New Organizations and Form 990
Newly formed organizations that don’t meet any of these exceptions are required to file a Form 990-series return, even if they haven’t yet applied for or received recognition of exemption from the IRS. It’s not enough that the organization claims to be exempt from taxation. You may be required to file a Form 990-series return.
If an organization has filed, or plans to file a Form 1023, but is not yet recognized by the IRS as tax exempt, then it should check the “application pending” box on page one of the Form 990 or Form 990-EZ.
501(c)(3) and Form 990
The annual information return an organization is required to file is determined by either its public charity status or its financial activity. For example, if an organization is exempt under 501(c)(3) and classified as a private foundation, it will file the Form 990-PF.
If a 501(c)(3) meets a public support test over a five-year period, it will qualify as public charity rather than private foundation, so it will complete one of the other Form 990- series returns, not the PF. If a 501(c)(3) organization doesn’t know whether it meets the public support test, then it should fill out Form 990, Schedule A, before going any further. In general, it meets the test if it has many contributors and/or other sources of support.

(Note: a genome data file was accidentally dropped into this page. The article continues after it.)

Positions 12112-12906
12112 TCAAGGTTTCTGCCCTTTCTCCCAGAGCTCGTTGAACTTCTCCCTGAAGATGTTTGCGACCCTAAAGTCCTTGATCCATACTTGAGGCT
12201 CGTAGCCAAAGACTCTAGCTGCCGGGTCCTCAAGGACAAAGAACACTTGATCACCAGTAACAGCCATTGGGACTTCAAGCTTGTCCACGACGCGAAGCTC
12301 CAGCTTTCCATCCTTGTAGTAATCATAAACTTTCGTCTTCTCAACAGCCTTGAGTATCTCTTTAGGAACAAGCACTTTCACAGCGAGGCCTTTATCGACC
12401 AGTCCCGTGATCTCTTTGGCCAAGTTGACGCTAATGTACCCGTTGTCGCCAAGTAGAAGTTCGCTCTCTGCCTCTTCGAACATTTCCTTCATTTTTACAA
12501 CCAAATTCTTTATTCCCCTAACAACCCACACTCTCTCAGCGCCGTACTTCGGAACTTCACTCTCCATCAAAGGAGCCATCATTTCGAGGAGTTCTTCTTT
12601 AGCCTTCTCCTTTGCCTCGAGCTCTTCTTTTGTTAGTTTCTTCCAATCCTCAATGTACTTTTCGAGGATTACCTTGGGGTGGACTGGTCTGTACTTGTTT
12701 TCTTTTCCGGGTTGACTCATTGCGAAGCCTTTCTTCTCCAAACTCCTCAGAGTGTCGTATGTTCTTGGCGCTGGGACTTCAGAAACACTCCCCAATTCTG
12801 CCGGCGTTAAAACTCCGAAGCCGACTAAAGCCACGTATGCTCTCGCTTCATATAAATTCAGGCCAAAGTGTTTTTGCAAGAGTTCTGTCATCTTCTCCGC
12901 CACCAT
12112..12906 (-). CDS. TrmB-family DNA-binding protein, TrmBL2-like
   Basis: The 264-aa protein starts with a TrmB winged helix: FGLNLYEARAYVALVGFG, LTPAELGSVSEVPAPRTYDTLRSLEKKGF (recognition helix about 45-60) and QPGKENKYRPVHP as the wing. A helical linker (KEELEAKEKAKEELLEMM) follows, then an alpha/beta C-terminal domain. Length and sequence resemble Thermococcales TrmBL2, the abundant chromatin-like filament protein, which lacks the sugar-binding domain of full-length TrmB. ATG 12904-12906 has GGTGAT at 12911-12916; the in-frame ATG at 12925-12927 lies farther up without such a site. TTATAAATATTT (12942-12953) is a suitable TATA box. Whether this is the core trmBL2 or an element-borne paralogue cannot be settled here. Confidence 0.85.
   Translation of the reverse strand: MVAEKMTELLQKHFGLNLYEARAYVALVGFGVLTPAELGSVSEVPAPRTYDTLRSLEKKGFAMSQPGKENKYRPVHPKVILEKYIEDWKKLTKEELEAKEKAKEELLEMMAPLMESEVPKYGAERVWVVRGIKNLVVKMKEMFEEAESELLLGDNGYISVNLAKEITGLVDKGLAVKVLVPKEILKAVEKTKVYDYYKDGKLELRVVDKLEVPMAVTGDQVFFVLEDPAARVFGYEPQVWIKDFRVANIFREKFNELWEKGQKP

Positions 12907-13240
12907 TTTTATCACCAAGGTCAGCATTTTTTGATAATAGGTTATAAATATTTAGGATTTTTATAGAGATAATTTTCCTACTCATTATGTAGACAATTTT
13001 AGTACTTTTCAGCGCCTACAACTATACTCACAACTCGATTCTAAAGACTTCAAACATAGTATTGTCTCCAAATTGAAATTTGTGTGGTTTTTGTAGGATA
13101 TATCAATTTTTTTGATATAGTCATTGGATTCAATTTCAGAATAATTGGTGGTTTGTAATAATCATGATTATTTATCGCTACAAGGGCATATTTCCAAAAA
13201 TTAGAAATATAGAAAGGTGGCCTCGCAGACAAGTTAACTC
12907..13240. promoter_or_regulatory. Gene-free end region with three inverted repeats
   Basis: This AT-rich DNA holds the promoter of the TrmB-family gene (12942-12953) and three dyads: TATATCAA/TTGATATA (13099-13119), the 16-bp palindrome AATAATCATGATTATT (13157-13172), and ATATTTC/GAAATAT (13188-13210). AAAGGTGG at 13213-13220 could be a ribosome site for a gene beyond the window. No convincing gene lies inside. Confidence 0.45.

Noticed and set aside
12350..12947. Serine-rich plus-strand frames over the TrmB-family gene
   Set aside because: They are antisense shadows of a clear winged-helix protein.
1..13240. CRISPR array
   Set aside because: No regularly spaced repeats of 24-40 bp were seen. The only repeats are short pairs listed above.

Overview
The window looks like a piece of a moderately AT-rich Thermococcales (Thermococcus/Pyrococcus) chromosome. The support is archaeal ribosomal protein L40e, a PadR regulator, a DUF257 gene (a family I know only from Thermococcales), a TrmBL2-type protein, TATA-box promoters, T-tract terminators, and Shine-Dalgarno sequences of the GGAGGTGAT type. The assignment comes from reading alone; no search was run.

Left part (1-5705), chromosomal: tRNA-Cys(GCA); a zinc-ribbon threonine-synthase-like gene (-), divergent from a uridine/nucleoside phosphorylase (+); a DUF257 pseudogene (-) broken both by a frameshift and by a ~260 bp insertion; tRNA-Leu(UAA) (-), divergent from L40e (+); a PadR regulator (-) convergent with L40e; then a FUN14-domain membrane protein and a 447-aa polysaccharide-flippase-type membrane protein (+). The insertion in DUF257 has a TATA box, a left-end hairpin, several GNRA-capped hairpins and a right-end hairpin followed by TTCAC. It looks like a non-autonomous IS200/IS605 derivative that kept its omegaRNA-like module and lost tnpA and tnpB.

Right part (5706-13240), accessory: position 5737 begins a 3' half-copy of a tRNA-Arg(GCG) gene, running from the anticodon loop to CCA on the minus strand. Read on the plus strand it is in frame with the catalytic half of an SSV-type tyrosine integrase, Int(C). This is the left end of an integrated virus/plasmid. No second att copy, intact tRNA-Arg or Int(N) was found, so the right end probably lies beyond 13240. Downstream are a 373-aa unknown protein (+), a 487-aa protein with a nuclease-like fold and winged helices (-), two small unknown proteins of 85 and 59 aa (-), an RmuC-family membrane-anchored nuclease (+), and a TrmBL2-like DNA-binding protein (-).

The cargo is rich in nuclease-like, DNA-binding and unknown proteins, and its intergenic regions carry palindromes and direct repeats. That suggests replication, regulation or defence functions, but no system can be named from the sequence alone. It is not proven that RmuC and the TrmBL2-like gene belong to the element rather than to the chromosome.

Form 990-EZ and the Form 990-N
Form 990-EZ is the annual information return that most mid-sized taxexempt organizations may file instead of the Form 990. The Form 990-EZ is kind of like the little cousin of the Form 990.
Form 990-N, the e-Postcard, is the newest member of the Form 990-series and it comes to us courtesy of the Pension Protection Act of 2006.
You’ll save a lot of time and aggravation if you delegate preparation of sections of the Form 990 to those with specific knowledge about the organization’s operations that a particular part of the form is asking about.
Filing Form 990
Before you file your Form 990, if you’re doing this in paper, you’ll want to assemble the package of forms and schedules and attachments in the following order. You’ll put the core form with all parts completed, parts one through 12 that will go first. Then the schedules that you completed as applicable – and you’ll file those in alphabetical order. Then you’ll attach any attachments that you’ve completed.